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Nucleic Acids Res. 1990 Sep 25;18(18):5495-503.

Astrocytes and glioblastoma cells express novel octamer-DNA binding proteins distinct from the ubiquitous Oct-1 and B cell type Oct-2 proteins.

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  • 1Institut für Molekularbiologie II, Universität Zürich, Switzerland.

Abstract

The 'octamer' sequence, ATGCAAAT or its complement ATTTGCAT, is a key element for the transcriptional regulation of immunoglobulin genes in B-lymphocytes as well as a number of housekeeping genes in all cell types. In lymphocytes, the octamer-binding protein Oct-2A and variants thereof are thought to contribute to the B-cell specific gene expression, while the ubiquitous protein Oct-1 seems to control general octamer site-dependent transcription. Various other genes, for example interleukin-1 and MHC class II genes, contain an octamer sequence in the promoter and are expressed in cells of both the immune and nervous systems. This prompted us to analyze the octamer-binding proteins in the latter cells. Using the electrophoretic mobility shift assay, at least six novel octamer binding proteins were detected in nuclear extracts of cultured mouse astrocytes. These proteins are differentially expressed in human glioblastoma and neuroblastoma cell lines. The nervous system-derived (N-Oct) proteins bound to the octamer DNA sequence in a manner which is indistinguishable from the Oct-1 and Oct-2A proteins. The relationship of the N-Oct proteins to Oct-1 and Oct-2A was analyzed by proteolytic clipping bandshift assays and by their reactivity towards antisera raised against recombinant Oct-1 and Oct-2A proteins. On the basis of these assays, all N-Oct-factors were found to be distinct from the ubiquitous Oct-1 and the lymphoid-specific Oct-2A proteins. In melanoma cells that contain the N-Oct-3 factor, a transfected lymphocyte-specific promoter was neither activated nor was it repressed upon contransfection with an Oct-2A expression vector. We therefore speculate that N-Oct-3 and other N-Oct factors have a specific role in gene expression in cells of the nervous system.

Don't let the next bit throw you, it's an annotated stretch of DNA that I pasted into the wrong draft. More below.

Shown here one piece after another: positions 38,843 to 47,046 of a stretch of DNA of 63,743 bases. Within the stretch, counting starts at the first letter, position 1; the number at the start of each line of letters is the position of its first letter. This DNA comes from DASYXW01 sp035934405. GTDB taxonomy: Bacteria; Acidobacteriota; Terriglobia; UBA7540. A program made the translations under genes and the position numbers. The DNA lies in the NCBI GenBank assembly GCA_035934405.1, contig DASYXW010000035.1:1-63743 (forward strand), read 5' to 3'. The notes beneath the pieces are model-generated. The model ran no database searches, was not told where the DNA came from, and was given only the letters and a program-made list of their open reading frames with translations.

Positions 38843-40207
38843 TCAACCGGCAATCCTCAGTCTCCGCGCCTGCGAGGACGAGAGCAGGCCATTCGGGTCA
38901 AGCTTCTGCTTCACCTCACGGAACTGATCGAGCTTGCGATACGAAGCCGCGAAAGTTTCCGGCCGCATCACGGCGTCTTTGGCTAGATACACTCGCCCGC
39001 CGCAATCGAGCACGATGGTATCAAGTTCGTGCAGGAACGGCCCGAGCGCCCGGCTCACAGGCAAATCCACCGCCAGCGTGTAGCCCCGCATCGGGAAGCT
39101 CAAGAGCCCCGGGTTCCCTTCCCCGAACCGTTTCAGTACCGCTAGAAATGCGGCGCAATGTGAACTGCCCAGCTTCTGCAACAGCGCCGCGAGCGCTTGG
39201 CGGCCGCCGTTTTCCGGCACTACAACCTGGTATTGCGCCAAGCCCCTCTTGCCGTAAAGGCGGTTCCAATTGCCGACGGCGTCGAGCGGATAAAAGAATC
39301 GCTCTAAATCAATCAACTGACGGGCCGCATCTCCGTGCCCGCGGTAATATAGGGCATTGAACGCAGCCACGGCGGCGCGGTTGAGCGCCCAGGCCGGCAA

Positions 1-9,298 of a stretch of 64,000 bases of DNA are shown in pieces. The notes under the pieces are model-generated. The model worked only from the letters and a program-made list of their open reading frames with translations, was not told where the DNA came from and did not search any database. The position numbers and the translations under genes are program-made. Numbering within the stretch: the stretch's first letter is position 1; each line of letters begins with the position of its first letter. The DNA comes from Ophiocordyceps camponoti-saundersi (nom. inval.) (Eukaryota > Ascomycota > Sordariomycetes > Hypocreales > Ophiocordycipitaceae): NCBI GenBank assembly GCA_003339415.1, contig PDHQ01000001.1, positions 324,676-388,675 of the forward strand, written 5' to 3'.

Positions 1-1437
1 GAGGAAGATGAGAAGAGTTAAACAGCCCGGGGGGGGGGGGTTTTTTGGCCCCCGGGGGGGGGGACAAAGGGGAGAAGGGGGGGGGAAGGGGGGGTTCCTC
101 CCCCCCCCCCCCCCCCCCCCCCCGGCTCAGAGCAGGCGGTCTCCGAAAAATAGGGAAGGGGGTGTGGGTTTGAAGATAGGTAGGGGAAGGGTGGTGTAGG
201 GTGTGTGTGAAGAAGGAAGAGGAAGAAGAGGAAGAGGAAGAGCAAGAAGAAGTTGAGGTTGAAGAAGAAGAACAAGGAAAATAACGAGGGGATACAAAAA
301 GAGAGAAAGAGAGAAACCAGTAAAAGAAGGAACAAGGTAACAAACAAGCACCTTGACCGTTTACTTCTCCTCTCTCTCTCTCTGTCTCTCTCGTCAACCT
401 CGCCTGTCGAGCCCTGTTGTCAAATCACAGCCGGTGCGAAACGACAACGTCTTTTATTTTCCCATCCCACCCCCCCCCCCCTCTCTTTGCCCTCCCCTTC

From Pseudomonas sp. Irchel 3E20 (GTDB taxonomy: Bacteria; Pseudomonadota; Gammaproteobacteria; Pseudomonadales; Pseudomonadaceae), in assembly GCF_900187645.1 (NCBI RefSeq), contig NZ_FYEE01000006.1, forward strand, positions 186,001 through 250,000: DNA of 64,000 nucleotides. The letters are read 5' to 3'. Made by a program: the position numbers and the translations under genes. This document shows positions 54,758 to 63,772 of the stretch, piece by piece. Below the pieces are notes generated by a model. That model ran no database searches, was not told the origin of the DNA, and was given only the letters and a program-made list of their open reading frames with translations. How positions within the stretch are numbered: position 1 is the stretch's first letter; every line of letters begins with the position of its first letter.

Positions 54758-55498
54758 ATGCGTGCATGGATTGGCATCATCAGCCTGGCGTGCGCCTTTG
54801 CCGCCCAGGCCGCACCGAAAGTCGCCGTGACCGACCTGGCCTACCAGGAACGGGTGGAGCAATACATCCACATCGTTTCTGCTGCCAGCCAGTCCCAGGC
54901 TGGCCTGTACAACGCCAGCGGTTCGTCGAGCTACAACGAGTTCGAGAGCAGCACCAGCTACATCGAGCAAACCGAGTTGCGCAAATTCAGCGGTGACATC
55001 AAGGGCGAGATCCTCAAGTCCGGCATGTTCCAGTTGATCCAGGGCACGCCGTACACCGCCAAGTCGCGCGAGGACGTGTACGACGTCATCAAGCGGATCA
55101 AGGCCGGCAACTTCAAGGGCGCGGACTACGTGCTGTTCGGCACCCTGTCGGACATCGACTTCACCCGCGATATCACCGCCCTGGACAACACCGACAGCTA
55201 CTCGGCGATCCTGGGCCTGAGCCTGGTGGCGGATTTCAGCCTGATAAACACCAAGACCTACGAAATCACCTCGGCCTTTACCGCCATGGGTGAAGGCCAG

PMID:
2216722
PMCID:
PMC332229
[PubMed - indexed for MEDLINE]
Free PMC Article
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